The Prestige: There are two rival magicians. One magician, Alfred, acquires a machine from Nicola Tesla that creates exact duplicates of whatever is put inside it. Alfred, uses the machine to make duplicates of himself that die on stage, only to have the other version of Alfred appear live and well in the audience. Alfred later uses the machine to frame his rival for his own murder. The downside is that the double are exactly identical so Alfred suffers death on stage everytime he performs the trick.

Oblivion: In the future, Jack is a ranger on a post-alien invasion Earth. He and his wife a sent to protect power stations from remnants of the alien attack. His memory was erased before the mission to prevent information on Earth's defenses from falling into alien hands. However, Jack discovers another Jack in allegedly radioactive territory. Jack discovers that he is actually working for the aliens. On originally arriving at Earth, the aliens abducted Jack and the women who thinks she is his wife and cloned them into an army that conquered and now patrols Earth. Some of Jack's other duplicates end up having the same revelation.

Doctor Who: The End of Time: The Master uses an alien medical device to turn everyone on Earth into The Master. All the Masters retain their old jobs and positions in society, but all work together to try to resurrect the Time Lords. Their is even a Master version of Obama who purposely forgets his plan to fix the world economy.

Several episodes of Rick and Morty: In Rick Potion #9, Rick screws up the world so much that he and Morty have to escape to a dimension where that dimension's Rick and Morty fix the problem, but subsequently die. The original Rick and Morty replace their other dimension selves and bury the dead pair in the back yard, but are traumatized by having to see their own graves everyday. In Close Rick-Counters of the Rick Kind Rick and Morty are arrested by the Ricks from other dimensions for crimes against Rick. All the Ricks are slightly different based on their dimensions. There's also Rixty Minutes, where Rick rigs the family TV to show other dimensions' TV shows. He also builds glasses that allow the family to see the lives of their other dimensional selves. Film Crit Hulk goes into more details.
posted by chrisulonic at 2:53 PM on July 19 [3 favorites]


In Star Trek: The Next Generation, Riker was doubled in a transporter accident. One of the doubles was stuck on a planet for years; the other continued on his career in Star Fleet. Neither was evil, of course, but years of differences in experiences caused them to diverge a bit in character. The castaway eventually took the name "Thomas Riker" to differentiate himself from "Will Riker".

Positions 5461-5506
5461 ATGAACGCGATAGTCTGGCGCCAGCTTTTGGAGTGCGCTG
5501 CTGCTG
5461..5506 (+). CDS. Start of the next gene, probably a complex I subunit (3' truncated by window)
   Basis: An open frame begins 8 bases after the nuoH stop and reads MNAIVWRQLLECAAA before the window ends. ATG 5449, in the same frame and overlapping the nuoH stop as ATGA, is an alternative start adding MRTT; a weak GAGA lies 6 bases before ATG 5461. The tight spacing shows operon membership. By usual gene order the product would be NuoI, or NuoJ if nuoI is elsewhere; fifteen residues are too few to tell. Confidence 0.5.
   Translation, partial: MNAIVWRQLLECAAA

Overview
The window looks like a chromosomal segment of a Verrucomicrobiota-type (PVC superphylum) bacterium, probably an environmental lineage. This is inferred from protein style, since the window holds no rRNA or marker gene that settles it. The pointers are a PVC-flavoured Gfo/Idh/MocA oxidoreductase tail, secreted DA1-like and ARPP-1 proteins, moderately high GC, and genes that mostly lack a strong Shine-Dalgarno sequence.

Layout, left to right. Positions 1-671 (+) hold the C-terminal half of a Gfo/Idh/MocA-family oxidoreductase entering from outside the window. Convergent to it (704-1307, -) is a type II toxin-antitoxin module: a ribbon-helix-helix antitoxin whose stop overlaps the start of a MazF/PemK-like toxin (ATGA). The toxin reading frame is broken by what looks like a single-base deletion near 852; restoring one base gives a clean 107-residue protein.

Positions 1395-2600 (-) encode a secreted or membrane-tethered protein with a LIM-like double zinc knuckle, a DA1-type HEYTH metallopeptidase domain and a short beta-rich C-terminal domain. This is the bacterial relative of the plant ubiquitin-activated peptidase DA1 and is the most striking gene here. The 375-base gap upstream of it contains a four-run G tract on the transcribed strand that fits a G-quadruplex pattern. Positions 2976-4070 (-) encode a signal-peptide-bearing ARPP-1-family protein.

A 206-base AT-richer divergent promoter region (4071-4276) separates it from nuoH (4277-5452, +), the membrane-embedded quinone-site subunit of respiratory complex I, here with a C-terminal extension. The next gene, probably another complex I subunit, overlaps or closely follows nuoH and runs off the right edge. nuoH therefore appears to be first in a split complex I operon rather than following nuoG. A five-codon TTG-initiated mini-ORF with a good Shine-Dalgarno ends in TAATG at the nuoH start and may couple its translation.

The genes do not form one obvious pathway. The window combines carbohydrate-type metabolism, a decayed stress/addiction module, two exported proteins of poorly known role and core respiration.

posted by Chocolate Pickle at 2:55 PM on July 19 [1 favorite]


There's also a lot of clones in Star Wars (the stupid ones from the new movies, plus also stuff like Palpatine and Thrawn in the books), if clones work. Also what about Battlestar Galactica? The cylons all look the same and Boomer & Athena in particular have the kind of relationship you're looking for.
posted by goodbyewaffles at 2:56 PM on July 19


There's a Drew Barrymore film called Doppelganger. I don't remember much about it but I don't think they explain the phenomenon. But maybe they do? I don't recall. But double Drew!
posted by danabanana at 3:17 PM on July 19


A Tale of Two Cities has two characters who look alike enough to enable a shenanigan-y ending.

The film Dave is about a guy who looks like the President, and takes over when the President has a stroke.

Both of those are just coincidental resemblances.

There's also an episode of Futurama where Professor Farnsworth creates a parallel universe in a box. The characters have one distinguishing characteristic different (Bender is gold instead of gray, Leela's hair color, and one of the professors has a scar). Note that this is a different episode from the one with Flexo, the "Evil" Bender.
posted by Huffy Puffy at 3:18 PM on July 19 [1 favorite]


Oh, wait, more!

There's a twin theme with one really super evil twin in the short-lived TV show Ringers (starring Buffy) and I don't know if The Lying Game is still in production but it has a set of twins with one being evil (and while Buffy's not in this one, Cordelia is!). Both shows handled the twin thing really well.
posted by danabanana at 3:25 PM on July 19 [1 favorite]


"The Comedy of Errors" begins with two pairs of identical twins separated at birth, and none of them knows they are twins.
posted by Chocolate Pickle at 3:26 PM on July 19 [3 favorites]


Spoiler if you haven't watched: The Cylons of Battlestar Galactica is another one from a TV show, I think some especially interesting details related to your questions above about rapport/connection and reactions to the doubles in the Sharon storyline where the original character we are familiar with is not aware she is a cylon/double. This is a part of the series that worked well with the first "I'm really a cylon!" reveal, perhaps not so much with other characters. The episode in which four of the Final Five are revealed to themselves is, I think, where a lot of the fans I knew think the series jumped the proverbial shark.
posted by freejinn at 3:36 PM on July 19 [1 favorite]


The X-Files has a bit of this, particularly "Small Potatoes."
posted by Violet Hour at 3:55 PM on July 19 [1 favorite]


SPOILER DETAILS: Oh, the movie Moon. That is a good one in the clone tradition, also where the clones are not made aware of their status as clones and the reason for the clones is to save money for a lunar mining industry. It is the solitary existence of the mining that allows the clones to remain ignorant--they are kept in storage until one is killed and needs to be replaced. The only other person on the lunar base is an AI assistant. The plot centers around one of the clones becoming aware of his status by discovering an unconscious but still alive version of himself at the scene of an accident. So one of the interesting differences when the clones are revealed is the existence of different clones at different ages.